Additionally, push on the grey compartment on his abdomen and it pops open to reveal a small black object, clearly intended as an homage to the key to the plasma energy chamber from the three-part season 4 episode, The Rebirth, which is of course also the adventure that first introduced us to Scourge's Targetmaster partner, Fracas.

Speaking of Fracas, it's about time that we properly analysed Andras' companion, Rimfire. Despite his terrible name, he's actually a pretty neat figure, and quite impressive in both modes. His gun mode looks convincing enough as a Targetmaster weapon, if not a 'real' gun, although I will say that his robot mode head is perhaps a little too visible here for my taste.

His robot mode is fabulously expressive though, making him look like the menacing thug he's supposed to be. For me, it particularly recalls his appearance in the G1 UK Marvel comic, which I was quite pleased about! He's also nicely articulated - much more than I would have expected, and can pull off an array of great poses.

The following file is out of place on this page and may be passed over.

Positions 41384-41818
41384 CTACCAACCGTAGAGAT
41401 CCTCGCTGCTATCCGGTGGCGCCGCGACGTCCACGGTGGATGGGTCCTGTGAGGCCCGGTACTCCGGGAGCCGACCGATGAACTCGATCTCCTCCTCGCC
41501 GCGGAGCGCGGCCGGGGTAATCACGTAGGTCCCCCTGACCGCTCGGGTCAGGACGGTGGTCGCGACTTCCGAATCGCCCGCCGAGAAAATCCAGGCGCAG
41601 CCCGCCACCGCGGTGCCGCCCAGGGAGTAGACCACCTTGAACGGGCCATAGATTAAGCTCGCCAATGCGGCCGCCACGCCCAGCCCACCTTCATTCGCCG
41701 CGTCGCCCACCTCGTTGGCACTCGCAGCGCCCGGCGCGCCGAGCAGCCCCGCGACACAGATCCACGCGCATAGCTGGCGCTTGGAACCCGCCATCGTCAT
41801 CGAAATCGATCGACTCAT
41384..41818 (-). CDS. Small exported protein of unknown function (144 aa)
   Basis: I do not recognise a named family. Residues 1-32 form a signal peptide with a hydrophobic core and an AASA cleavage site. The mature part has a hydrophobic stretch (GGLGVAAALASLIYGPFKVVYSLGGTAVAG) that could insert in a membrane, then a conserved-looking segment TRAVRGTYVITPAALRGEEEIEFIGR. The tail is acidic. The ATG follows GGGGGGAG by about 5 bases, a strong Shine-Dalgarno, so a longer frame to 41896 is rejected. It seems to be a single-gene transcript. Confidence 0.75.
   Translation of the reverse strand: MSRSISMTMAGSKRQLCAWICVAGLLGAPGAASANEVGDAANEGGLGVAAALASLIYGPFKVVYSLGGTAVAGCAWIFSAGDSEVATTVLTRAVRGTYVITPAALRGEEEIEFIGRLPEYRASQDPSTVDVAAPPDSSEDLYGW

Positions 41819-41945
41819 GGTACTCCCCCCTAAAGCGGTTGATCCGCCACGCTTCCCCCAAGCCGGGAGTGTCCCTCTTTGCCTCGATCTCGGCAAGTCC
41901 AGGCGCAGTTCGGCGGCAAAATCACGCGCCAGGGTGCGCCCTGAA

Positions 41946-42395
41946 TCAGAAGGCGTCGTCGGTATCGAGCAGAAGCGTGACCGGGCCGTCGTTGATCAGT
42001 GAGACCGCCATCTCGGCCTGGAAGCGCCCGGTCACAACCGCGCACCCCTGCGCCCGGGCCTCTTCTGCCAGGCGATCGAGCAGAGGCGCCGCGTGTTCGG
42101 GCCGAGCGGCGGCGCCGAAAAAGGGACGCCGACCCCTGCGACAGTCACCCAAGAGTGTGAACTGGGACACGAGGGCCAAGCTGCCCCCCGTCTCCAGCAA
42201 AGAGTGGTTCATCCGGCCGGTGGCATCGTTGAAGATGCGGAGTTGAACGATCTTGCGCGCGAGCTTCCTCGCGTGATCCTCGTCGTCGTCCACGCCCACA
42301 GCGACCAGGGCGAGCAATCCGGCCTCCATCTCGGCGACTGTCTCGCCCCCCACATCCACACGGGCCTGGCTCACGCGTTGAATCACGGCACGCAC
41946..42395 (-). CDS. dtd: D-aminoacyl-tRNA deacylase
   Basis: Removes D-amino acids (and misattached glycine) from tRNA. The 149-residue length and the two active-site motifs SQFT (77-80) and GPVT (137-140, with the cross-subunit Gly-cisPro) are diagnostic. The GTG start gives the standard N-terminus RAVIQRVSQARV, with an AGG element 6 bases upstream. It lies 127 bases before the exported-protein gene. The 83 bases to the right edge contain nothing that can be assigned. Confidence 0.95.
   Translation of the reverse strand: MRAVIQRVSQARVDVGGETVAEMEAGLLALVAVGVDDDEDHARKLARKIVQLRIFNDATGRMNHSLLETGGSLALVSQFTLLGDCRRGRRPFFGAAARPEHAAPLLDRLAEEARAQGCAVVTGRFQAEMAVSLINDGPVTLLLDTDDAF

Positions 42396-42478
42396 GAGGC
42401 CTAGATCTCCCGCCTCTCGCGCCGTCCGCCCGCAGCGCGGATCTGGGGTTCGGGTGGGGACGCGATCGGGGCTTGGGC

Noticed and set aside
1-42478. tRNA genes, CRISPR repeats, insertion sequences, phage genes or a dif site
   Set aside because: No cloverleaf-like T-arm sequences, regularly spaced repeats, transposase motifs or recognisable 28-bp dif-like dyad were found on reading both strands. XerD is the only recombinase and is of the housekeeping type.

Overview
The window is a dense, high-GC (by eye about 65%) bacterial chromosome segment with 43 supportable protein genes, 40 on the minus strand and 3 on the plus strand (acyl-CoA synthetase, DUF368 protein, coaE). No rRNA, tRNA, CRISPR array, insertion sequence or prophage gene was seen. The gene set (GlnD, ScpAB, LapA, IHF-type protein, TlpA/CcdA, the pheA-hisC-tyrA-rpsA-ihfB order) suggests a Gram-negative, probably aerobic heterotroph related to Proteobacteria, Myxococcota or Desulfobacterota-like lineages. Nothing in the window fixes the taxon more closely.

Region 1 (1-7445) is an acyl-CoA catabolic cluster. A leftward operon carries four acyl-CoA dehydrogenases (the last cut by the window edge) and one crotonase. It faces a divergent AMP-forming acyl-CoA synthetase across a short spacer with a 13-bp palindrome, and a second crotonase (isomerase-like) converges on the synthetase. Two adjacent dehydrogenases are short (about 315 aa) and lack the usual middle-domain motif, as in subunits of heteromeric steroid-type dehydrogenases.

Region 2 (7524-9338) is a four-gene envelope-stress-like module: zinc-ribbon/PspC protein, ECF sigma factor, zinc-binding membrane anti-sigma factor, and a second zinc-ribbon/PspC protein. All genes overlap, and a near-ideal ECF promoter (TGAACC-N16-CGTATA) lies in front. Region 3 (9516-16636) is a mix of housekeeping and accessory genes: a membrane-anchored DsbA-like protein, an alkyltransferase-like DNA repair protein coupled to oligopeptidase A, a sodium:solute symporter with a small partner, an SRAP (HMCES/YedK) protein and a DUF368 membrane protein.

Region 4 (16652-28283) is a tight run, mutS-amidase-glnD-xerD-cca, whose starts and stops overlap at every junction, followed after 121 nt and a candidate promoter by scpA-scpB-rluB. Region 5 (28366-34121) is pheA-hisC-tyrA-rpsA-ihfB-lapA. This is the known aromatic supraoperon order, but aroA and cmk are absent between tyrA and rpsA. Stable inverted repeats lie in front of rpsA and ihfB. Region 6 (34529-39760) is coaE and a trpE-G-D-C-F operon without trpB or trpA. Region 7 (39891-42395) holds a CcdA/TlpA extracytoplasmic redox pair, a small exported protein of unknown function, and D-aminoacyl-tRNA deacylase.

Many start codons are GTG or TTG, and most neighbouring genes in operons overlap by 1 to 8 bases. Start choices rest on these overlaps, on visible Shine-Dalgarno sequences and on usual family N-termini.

Perhaps my only real nitpick about Rimfire is his size - he's huge! Whilst I don't expect X-Transbots to scale their 'Masters' with the likes of Maketoys Cupola and their homage to Stylor, it would have been good for them to at least take a cue from TakaraTomy with their version of Offshoot (who will always be named Firebolt, to me!). However, Rimfire is considerably larger, and would have benefitted from being of a smaller stature, in my opinion. Still he is a very cool and certainly welcome inclusion here nonetheless.

So, all in all a fantastic robot mode, and easily one of the more visually striking figures related to the Masterpiece line and 3P extensions thereof. This guy is very hard not to notice on the shelf, and does an excellent job at capturing the likeness of the intended character. As for how well he fits in alongside other figures, again, I'm personally most excited for the day when I can stand him alongside his partner in crime Eligos, although X-Transbots are apparently still intending to also release this mould as a slightly modified range of Sweeps, which would be an enticing prospect for many, I'm sure. For now, he looks great when positioned next to many other Masterpiece-esque figures, both official or non.